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A very busy final day of the 2021 legislative session

(The Utah State Capitol on the final day of the 2021 legislative session. Credit: Paul Nelson)

SALT LAKE CITY – The sun sets over the 2021 legislative session with a mad rush from lawmakers to have their bills considered.  The final day of the session is widely known as the busiest day with legislators hurrying to squeeze their bills into the docket at the last minute.

By noon Friday, lawmakers had passed 396 bills and resolutions, according to The Deseret News.  At that same time, Senate President Stuart Adams estimated there were still 100 bills that were on their agenda.

“Year over year, it seems like we pass around 500 bills,” Adams says.

How are they able to approve that many bills in one day?  Adams says it may feel like this process is rushed and not thorough during the final day, however, all of the heavy work behind the bills have been finished by then.

“There’s not a bill that we run that hasn’t had a committee hearing,” he says.

(Lawmakers inside the Senate chamber during a “saunter” break. Credit: Paul Nelson)

Plus, Adams says many of the bills being discussed for the 2021 legislative session are non-controversial.  For instance, lawmakers discussed agreements on motorboats, licenses for barbers and where farmers can keep egg-laying hens.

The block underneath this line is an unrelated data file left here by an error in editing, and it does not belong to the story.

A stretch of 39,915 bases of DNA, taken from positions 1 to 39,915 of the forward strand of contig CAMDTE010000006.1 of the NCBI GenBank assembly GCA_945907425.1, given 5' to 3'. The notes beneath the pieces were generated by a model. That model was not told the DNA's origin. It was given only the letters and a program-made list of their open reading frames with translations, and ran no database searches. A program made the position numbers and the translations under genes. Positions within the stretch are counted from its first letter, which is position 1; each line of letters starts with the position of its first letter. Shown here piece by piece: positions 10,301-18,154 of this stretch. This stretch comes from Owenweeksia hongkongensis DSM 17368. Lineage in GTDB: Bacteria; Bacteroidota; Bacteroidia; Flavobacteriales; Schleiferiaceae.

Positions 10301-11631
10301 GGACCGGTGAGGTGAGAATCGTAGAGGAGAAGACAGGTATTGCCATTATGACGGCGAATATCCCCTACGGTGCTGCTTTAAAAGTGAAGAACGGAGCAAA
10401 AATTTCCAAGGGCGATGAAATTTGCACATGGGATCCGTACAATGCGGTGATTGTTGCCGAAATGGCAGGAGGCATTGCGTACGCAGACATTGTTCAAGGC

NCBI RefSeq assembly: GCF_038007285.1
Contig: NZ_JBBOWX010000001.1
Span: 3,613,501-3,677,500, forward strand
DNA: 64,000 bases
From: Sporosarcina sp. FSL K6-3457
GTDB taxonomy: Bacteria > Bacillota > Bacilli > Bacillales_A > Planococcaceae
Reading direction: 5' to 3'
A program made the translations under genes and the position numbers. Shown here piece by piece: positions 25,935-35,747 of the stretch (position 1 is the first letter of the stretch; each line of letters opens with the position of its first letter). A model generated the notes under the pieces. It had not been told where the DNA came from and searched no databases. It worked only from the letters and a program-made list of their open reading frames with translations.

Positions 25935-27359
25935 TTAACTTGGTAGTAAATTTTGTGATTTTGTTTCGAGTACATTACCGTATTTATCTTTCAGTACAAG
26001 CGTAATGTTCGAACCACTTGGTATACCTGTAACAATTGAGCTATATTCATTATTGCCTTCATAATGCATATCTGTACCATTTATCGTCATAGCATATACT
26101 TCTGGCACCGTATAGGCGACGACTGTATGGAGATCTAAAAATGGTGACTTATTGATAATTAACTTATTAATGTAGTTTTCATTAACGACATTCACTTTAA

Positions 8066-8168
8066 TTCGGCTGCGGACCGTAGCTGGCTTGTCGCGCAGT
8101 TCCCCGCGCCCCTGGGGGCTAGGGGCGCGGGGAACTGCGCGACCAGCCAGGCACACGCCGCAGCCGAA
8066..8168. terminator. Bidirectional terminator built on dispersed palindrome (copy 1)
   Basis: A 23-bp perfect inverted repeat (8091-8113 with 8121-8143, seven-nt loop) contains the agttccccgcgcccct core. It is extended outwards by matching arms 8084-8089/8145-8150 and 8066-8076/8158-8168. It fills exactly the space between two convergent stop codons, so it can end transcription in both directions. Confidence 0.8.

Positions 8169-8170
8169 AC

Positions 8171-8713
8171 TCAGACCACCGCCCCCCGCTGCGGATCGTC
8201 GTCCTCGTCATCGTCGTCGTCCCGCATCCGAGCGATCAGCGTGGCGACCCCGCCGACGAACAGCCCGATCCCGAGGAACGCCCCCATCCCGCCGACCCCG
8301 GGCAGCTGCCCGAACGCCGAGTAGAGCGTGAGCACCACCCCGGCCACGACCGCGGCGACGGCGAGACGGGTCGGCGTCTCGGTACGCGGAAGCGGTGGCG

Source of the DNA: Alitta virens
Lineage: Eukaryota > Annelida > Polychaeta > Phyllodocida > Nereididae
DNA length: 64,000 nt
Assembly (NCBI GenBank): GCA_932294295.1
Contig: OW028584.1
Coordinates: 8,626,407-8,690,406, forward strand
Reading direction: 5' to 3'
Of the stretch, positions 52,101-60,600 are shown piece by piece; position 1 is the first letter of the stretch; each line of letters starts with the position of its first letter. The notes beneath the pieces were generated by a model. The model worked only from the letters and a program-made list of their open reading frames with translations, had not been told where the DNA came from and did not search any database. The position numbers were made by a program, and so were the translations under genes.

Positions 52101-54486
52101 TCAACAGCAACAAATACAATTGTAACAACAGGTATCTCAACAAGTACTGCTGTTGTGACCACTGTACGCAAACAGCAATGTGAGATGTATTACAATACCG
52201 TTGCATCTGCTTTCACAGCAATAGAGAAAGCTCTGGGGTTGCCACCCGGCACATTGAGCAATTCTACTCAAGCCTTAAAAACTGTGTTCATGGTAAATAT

“We see that happen when there’s no debate on the bill.  Even if you get a bill the last day, you may have one that is controversial and, sometimes, we can burn half an hour or an hour on a bill because we may get a controversial bill at the very end,” Adams says.

However, sparks did fly a few times in the Senate.  Senator Dan McCay got a lot of pushback about HB 140, which creates the Tax Surplus Restricted Account.  It would require the Division of Finance to deposit a certain amount of money into the account when a change in the federal tax code would likely cause an increase in state taxes.  Critics of the bill say it would be too hard to identify exactly how much money would be set aside.

“Man, I am somewhat offended at the responses, or the questions of the bill.  Not a little offended, like a lot offended,” McCay said on the Senate Floor.  “I will tell you, if this revenue is set apart and we all sat there and looked at it, we could make a decision about how the revenue should be spent because it would be sitting there in a pool.”

That bill was rejected by the Senate by a 21-8 vote.

Public Safety Reform Bills

House Democrats say they focused intensely on police and public safety bills during the final day.  Representative Angela Romero sponsored HB84, which requires police agencies to submit their use of force data to the Bureau of Criminal Identification.  It passed through the Senate 18 to 6.

Senator Derek Kitchen focused on HB 154, which sets a timeline for when investigations into an officer’s use of force has to be completed, and it requires that certain information about these investigations be posted online.  It failed to pass the Senate by a narrow margin, 13-15.


Other reading:

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